In Australia's Central Coast, families battle cancer while Tasmania 

expands the possibility of a green livable future. (2022)

Caught between the past and future, New South Wales’ picturesque Central Coast nestles in the middle of a national and international political storm about the future of Australia’s energy industry. About 60% of Australia’s electricity production is derived from coal—more than any other developed country—and the government pledged half a billion dollars to new gas basins and plants, defying calls to end new fossil fuel projects. 

Gary Blaschke has dedicated years of his life denouncing the silent health impact of coal ash dams and power stations. Now, he battles three types of cancer, which he attributes to heavy metal exposure from the unlined dams within the area: an issue that has impacted many within this coastal region known as “a cancer cluster.”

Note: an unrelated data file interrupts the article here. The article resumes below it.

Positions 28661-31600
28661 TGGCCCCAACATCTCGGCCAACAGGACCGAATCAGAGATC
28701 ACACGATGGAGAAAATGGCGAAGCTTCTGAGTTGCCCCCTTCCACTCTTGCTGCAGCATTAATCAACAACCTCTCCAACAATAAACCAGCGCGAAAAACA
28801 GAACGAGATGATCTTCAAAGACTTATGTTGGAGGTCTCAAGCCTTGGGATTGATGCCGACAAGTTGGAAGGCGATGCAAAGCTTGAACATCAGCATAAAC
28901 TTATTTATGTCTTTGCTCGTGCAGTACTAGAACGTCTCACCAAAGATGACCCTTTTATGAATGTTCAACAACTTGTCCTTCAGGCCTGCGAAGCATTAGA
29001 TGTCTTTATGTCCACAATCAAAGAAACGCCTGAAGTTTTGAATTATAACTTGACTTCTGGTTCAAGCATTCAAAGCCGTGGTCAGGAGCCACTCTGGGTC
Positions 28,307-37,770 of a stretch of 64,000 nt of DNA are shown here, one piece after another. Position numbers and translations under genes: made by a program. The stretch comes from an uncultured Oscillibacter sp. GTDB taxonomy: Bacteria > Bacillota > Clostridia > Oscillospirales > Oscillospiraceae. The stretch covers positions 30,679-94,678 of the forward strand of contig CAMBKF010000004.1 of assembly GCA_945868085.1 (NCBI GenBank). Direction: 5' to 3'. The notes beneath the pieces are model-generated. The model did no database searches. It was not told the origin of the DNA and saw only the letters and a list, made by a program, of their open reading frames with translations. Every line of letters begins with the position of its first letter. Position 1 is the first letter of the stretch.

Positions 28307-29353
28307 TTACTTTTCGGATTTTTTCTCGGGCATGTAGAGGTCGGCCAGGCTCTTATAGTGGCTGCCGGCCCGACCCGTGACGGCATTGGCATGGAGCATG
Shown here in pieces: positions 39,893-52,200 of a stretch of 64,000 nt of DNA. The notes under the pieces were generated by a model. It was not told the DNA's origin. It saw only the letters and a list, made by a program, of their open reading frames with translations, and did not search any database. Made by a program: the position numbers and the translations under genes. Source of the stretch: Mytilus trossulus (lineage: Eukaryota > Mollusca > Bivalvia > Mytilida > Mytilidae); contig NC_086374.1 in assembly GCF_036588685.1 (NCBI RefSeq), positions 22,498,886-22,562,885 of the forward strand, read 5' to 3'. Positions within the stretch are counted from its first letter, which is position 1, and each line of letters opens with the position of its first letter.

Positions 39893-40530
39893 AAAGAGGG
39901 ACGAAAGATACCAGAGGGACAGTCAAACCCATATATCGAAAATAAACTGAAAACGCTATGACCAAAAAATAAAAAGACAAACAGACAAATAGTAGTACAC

To show the larger nationwide context, my work also documents people in Tasmania. While this region of the country is powered by hydroelectric energy, it’s considered unreliable in comparison to batteries or coal. Thus showing the stark health contrasts of living between archaic and emerging energy industries in Australia, the second largest coal exporter in the world. 

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